Friday, September 07, 2007

Fish are friends, not food.

*The following is a rehash & expansion of an article that will appear in the Murphy Messenger this week.*

Parenting … it’s always an adventure, isn’t it?

The newest development in our household is that my oldest two daughters now have little aquariums. They were so excited to come home and get them set up with the little rocks and the treasure chest and the fake plants. Then came the fish.

We’ve had dogs. We’ve had cats. Hamsters were requested, but fish I was not expecting.

I think pets are good for kids; they facilitate learning. If you have a dog in the backyard, they’ve learned that in life you don’t have to step in it to know that it smells.

Dogs taught our kids the responsibility of ensuring there was always something to eat & drink—just like God always provides for His own.

From cats they learned that affections are not always returned or appreciated, just as we often shun time with our Heavenly Father.

But what about fish? What can they learn from fish? I found out.

“One of my fish ate pepper!”

My puzzled look prompted the teary-eyed Sarah to say, “One of my fish ate my other fish.” Oh … I see.

(Apparently, Pepper is a fish, not a seasoning)

This was on the heels of a call I received on the way home. I needed to pick up a fish net. One of Rachel’s fishes had died and needed to be sent to a watery grave.

My daughters are 8 and 6 and they weren’t happy that death had reared its ugly head in their aquariums. But having fish has taught them that death is part of life and that life is fleeting.

The reality of death is harsh, especially when death overtakes a loved one. Our kids have not experienced the death of a family member, though we dealt with the loss of one of Sarah's best friends earlier in the year.

Death, even of fish, is a reminder of just how fleeting life is.
What is your life? For you are a mist that appears for a little time and then vanishes.
-James 4:14, ESV
If you’ve had kids you know how easy it is to blink and miss so much. You have babies that yesterday learned to walk and now are in school. Tomorrow they’ll want to marry someone unworthy of them.

Our beloved friends and family are worth far more than fish. You can’t just spend another few dollars and replace them.

It's cliche perhaps, but God brings people in our lives for a season and then they are gone. Appreciate them as gifts from God (James 1:17; Ps 127:3; Prov 19:14) and allocate your time accordingly.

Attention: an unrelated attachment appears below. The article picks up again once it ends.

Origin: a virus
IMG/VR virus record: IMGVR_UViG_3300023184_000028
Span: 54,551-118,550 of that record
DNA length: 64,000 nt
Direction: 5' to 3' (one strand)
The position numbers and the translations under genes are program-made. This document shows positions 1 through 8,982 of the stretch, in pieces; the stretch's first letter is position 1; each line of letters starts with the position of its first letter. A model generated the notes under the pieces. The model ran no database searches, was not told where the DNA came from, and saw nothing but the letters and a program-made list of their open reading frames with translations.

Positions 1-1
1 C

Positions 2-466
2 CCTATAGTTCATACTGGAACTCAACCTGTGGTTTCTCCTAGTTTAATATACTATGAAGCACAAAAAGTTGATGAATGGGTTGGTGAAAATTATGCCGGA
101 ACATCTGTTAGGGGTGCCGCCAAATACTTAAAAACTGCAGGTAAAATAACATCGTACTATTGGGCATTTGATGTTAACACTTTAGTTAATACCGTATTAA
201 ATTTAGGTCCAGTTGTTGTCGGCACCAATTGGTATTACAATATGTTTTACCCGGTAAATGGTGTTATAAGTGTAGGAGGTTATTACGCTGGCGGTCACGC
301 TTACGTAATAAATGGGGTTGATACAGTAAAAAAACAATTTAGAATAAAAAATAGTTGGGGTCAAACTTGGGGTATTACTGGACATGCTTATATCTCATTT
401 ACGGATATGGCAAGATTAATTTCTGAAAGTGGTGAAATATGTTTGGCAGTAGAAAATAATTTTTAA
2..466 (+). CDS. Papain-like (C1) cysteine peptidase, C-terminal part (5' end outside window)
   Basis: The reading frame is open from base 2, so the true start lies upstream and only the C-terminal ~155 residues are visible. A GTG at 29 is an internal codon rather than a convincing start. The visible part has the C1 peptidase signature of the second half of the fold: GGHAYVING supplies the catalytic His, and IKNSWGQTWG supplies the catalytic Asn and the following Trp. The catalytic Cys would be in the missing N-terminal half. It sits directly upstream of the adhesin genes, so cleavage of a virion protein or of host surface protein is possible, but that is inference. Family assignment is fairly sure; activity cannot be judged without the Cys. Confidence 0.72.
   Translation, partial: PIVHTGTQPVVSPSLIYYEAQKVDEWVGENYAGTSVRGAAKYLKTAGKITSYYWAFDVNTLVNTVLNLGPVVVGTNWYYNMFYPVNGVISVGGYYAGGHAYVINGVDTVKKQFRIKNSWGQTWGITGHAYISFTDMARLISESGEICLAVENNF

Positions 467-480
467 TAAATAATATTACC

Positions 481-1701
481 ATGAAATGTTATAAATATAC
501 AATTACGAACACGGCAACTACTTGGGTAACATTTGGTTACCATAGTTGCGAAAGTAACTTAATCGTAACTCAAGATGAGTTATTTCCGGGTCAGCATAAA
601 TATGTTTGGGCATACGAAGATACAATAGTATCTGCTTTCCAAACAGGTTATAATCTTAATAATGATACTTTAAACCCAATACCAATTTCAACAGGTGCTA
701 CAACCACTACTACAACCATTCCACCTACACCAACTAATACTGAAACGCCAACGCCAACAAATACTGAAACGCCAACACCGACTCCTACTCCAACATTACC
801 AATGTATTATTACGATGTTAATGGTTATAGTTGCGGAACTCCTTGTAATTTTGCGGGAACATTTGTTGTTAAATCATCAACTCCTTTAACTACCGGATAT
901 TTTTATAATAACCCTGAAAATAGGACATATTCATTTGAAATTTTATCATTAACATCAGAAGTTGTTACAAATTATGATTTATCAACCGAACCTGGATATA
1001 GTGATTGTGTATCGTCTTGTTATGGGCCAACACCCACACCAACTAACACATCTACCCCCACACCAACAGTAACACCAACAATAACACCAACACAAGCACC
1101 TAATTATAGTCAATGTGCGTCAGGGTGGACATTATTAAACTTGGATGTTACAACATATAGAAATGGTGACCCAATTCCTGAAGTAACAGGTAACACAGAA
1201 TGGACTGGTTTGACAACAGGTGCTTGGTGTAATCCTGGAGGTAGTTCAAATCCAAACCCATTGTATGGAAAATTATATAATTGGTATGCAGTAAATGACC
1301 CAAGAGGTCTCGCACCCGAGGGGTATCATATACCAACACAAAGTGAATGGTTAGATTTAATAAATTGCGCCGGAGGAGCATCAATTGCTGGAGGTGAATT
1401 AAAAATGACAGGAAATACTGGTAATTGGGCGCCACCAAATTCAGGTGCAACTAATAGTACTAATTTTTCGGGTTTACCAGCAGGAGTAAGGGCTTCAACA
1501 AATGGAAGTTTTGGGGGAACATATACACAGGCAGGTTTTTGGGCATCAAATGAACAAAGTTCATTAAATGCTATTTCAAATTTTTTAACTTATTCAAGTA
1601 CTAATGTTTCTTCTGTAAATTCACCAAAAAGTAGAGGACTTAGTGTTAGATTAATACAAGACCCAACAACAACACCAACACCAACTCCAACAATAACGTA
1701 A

Prioritize the people in your life, especially if you have young children. One day they're pestering you to tell you about their toy or show you their newest trick and then the next they're going to be wanting to play with friends or talking to them on the phone.

One day you're their great source of wisdom and then the next you're gonna be out of touch with reality and a moron of the highest order.

I thank God for my kiddos and hope to minimize the regret of not enjoying and appreciating their younger years. It's never too late to try to renew the relationships, but I hope we all have minimal catch-up to pursue.


At 06 September, 2007 19:57, Anonymous Anonymous said...

We always liked the opportunity to teach our kids about death through the many fisheswe've gone through. (Cleaning the bowl always gets them...) It seems to me we American types, keep our death far to, um, far from us to allow it to do its job. Death is front and center in the majority of the world, and was here while we we're fixing up this nice little spot on the globe. Now we go to ILLOGICAL lengths to prolong what sad lives we can have. With surgeries, injections, machines, legislation, etc. I'm not all for killing the slow, weak ones, but how sanitized and sterile can we make life, and still call it L I F E? I wonder if some of the ethical questions facing the church and its relationship to science would take care of themselves if we didn't live like sissies?


At 07 September, 2007 11:32, Blogger GUNNY said...

I don't know how to say this without it sounding harsh or crude, but I also wonder about a Christian spending hundreds of thousands of dollars to ward off death for another few months.

For the Christian, for the Christian now, I'm talking only to the Christian ...

Death has lost its sting.

So, is there a faith issue involved or a stewarship issue, with regard to spending the Lord's money?

To clarify, I'm not speaking to issues related to cancer treatment or efforts to cure something. Nor am I saying we're lacking faith or poor stewards if we take medicine when we're sick or visit the doctor.

I'm speaking in terms of those instances where it's clear what the outcome will be and we're haggling over a few months tops.

I may become a big coward when the day comes, but at this point I'm hoping I'll not saddle my loved ones with mountains of debt from medical bills because I was too scared to join my Savior in everlasting bliss.